GUERMA: Saying African solution for African problems means we have to find the solutions ourselves, with the support of the international community. We're not closing the door for the international community. We are for global solidarity. But if we don't know what we want to do, we don't want others to come and tell us what to do. That's what it is.
MARTIN: Give us an example, if you would, about some of the initiatives that you hope to bring forward, or that you're working on now.
GUERMA: Yeah. For example, we feel that, if we want to train health workers in Africa, we need to use innovative technology. For example, stand up for African mothers. We want to train 15,000 midwives. And these 15,000 midwives are going to be trained traditionally at a school, but also using E-learning and M-learning. So this is an initiative that is owned by Africans, and we want to put it there because we know it's a need, but we need the support of everyone.
MARTIN: If you're just joining us, you're listening to TELL ME MORE, from NPR News. We're talking about HIV and AIDS research and medicine in Africa with Dr. Teguest Guerma. She is the first woman to lead AMREF, the African Medical and Research Foundation.
Talk a little bit more, if you would, about what you see as the areas that you'd like to focus on. I mean, do you feel that more work needs to be done in research? Do you think more work needs to be done in education, access to medicine? What's your...
GUERMA: In HIV/AIDS, more work needs to be done in access to medicine. We only have 6.2 million people having access to treatment when we need to have 15 million. We need to have the next generation free of HIV. The pregnant women need to receive antiretroviral therapy to prevent their infant from having HIV, and we also need to have access to all key population, like male having sex with male, sex workers and injecting drug users, because it's a human right issue, and the right for access to treatment should be there.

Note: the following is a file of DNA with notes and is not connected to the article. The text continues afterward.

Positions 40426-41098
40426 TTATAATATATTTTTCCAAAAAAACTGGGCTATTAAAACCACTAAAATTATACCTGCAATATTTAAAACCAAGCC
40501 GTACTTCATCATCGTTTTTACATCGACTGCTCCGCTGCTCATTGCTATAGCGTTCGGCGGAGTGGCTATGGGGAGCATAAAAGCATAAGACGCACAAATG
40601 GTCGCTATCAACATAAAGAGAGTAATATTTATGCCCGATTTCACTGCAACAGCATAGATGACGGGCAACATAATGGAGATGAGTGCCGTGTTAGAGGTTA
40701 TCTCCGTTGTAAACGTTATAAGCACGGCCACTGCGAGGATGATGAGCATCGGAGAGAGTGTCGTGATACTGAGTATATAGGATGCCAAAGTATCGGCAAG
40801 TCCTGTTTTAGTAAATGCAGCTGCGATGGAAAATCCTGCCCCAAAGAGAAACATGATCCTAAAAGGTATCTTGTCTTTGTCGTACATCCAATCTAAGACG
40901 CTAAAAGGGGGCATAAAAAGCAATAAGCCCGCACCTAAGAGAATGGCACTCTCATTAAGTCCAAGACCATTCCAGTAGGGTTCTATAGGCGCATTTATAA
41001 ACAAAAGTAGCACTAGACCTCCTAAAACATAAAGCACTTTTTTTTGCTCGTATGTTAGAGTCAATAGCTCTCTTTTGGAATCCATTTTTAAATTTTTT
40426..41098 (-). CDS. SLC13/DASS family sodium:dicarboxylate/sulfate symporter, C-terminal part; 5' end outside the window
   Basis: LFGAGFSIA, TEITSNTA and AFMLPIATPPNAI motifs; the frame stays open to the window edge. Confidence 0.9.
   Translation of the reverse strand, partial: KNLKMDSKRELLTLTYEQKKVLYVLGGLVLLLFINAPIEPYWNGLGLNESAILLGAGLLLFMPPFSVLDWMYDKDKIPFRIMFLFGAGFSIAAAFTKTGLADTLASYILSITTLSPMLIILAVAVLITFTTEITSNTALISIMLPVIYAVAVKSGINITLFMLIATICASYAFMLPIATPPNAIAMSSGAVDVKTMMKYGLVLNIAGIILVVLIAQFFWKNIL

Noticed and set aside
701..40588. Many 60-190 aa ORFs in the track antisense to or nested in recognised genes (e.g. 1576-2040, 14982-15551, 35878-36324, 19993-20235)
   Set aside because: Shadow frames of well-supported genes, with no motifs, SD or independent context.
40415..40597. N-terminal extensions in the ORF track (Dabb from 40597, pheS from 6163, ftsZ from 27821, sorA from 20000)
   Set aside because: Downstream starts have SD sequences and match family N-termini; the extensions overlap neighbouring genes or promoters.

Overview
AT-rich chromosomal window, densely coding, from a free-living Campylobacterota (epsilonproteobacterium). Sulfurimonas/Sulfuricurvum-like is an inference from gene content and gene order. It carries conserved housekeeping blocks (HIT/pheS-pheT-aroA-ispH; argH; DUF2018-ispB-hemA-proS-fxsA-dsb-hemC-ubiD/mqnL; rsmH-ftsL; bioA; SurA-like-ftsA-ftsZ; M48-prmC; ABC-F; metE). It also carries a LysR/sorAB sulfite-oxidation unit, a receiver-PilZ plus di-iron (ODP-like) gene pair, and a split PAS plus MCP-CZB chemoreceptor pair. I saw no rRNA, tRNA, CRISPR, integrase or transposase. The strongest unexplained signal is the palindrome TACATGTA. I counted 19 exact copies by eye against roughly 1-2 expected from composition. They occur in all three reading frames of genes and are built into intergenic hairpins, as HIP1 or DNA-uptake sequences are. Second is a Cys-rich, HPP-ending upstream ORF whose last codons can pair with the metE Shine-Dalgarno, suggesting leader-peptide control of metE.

We also need to have a combination prevention. Treating people reduces transmission by 96 percent, according to the research which has been done this year. We also need to have male circumcision. And all these things have to be together, and needs to be combined to the structural intervention, which are reducing stigma and discrimination.
MARTIN: It bears repeating again that, you know, Africa is a very large place. It's a continent, not a country, and there are vastly different experiences, you know, across the continent around this issue. But just looking at it on the whole, what makes you optimistic?
GUERMA: We have gone so far since the beginning of the epidemic. A few years ago, we were not even able to access treatment. AIDS was a death sentence. Today, 6.2 million people have access to treatment, and they live more than 30 years. You know, they die from something else. AIDS has become a chronic disease, like, you know, high blood pressure, diabetes or any other diseases.